In the U.S., election fatigue has driven people to tears. In China, it’s a struggle to hear even a murmur from behind the closed doors of the 18th Party Congress. China Digital Times
China is in the midst of their "elections" too. And it just may benefit us to keep an eye on the sweeping congressional changes that are taking place there, as party factions shift power with Xi Jinping taking over. I suspect that there will be some progressive happenings with the Communist Party, which could take years, or could happen very quickly. It depends on which virtues decide to take over. If you witnessed the speed with which they majorly overhauled Beijing in preparation for the Olympic Games you wouldn't be surprised by lightening quick political reform. On the other hand, if you have sat teapot after teapot, ganbei after ganbei trying to establish some guanxi, you might also not be surprised that it takes a generation to get anything done there*. So we can only wait and see what happens and see what ideology the new general secretary of the CPC (or CCP or PRC) adheres to. In the meantime, all pigeons must be caged, toy helicopters kept out of the sky, marathons canceled, windows and doors on taxi cabs are to be child locked and knives, pencil sharpeners forbidden to be sold. No songs with the words, death, die or dead allowed to air on the radio or TV. Should the weather fail to cooperate...measures have been in place to take care of that since 2008. If you are a Chinese dissident you can forget about leaving your house from August through the completion of the Congress. And you are welcome to be alive.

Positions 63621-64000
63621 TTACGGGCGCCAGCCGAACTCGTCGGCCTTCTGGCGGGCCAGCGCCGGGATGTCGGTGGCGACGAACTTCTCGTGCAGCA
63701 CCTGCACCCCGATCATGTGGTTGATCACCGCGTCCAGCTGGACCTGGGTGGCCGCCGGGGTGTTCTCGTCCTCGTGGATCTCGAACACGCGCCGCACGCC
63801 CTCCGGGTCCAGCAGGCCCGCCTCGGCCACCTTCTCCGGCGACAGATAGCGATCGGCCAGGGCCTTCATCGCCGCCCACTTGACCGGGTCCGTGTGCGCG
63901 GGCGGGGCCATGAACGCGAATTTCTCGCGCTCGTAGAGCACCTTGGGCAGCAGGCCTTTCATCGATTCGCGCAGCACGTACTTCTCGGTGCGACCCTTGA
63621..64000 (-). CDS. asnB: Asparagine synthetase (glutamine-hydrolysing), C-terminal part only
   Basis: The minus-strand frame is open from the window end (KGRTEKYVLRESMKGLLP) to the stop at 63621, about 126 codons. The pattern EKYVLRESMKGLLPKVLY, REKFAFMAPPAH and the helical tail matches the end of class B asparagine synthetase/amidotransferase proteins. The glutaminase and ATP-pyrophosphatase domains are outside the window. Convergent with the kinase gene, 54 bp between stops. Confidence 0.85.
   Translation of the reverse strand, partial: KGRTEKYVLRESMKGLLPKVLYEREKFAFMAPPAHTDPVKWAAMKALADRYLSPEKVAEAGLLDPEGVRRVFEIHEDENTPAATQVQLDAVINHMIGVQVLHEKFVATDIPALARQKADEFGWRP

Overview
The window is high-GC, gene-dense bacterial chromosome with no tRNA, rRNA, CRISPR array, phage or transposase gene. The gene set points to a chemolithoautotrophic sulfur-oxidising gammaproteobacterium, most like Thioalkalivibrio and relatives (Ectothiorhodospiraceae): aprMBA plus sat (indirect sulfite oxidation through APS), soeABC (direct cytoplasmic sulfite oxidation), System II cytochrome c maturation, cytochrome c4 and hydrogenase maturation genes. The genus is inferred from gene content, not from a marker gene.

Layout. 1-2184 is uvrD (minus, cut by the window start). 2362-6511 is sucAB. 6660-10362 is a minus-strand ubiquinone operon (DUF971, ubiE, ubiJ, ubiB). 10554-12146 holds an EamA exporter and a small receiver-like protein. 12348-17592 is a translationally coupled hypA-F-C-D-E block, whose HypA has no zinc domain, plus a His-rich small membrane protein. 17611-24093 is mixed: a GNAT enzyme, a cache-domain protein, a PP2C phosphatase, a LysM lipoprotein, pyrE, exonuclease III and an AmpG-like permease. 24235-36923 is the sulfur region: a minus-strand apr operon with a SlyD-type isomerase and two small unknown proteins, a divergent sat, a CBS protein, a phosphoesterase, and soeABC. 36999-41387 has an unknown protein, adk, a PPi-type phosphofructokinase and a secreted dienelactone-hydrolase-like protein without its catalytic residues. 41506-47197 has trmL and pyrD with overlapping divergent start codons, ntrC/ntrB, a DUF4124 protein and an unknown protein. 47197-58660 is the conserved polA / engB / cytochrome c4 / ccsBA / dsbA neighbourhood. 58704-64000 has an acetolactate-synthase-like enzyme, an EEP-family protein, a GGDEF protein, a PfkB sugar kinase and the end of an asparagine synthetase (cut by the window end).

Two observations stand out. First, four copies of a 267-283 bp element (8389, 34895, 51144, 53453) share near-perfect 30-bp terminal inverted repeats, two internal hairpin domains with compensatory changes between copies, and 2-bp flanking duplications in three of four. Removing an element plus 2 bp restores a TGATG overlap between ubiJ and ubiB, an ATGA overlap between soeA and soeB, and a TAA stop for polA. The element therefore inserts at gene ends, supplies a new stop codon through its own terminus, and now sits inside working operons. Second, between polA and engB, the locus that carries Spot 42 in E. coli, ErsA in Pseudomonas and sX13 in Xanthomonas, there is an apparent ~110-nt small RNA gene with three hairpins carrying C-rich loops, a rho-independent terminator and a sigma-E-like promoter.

I love the U.S., it's capitalism and it's freedoms of speech and rights to do nearly anything you might wish to do (including voting), and I really like China and feel that in general it's government cares for the well being of it's people their quality of life (the U.S. has wacky, absurd news too, just Google it). And most all of the people I have met in China are very happy. So here's to hoping that the best is yet to come for both countries. Ganbei!
* My mom recently sent me this quote by Michael Schuman of Time clipped out of The Week magazine and it is so true - One of the most persistent – and persistently bewildering – conversations I’m forced to endure with international businessmen (and especially Americans) is about their view on the marvels of Chinese efficiency. They paint China as a wonderland of quick transport, quick decision making, and quick-witted government officials. If only the U.S. operated like China, the argument goes, all of America’s problems could get solved.
My response to this is: Live here for a while. I can imagine pampered visitors thinking China is something it is not. If you fly into the nifty airports in Beijing or Shanghai, get whisked by a waiting driver to your snazzy hotel, have a few meetings, and then get escorted out again, China might appear to be a sparkling vision of modernity. But spend any time here, or try to really do anything, and the notion that China is an efficient place is rudely exposed as a myth.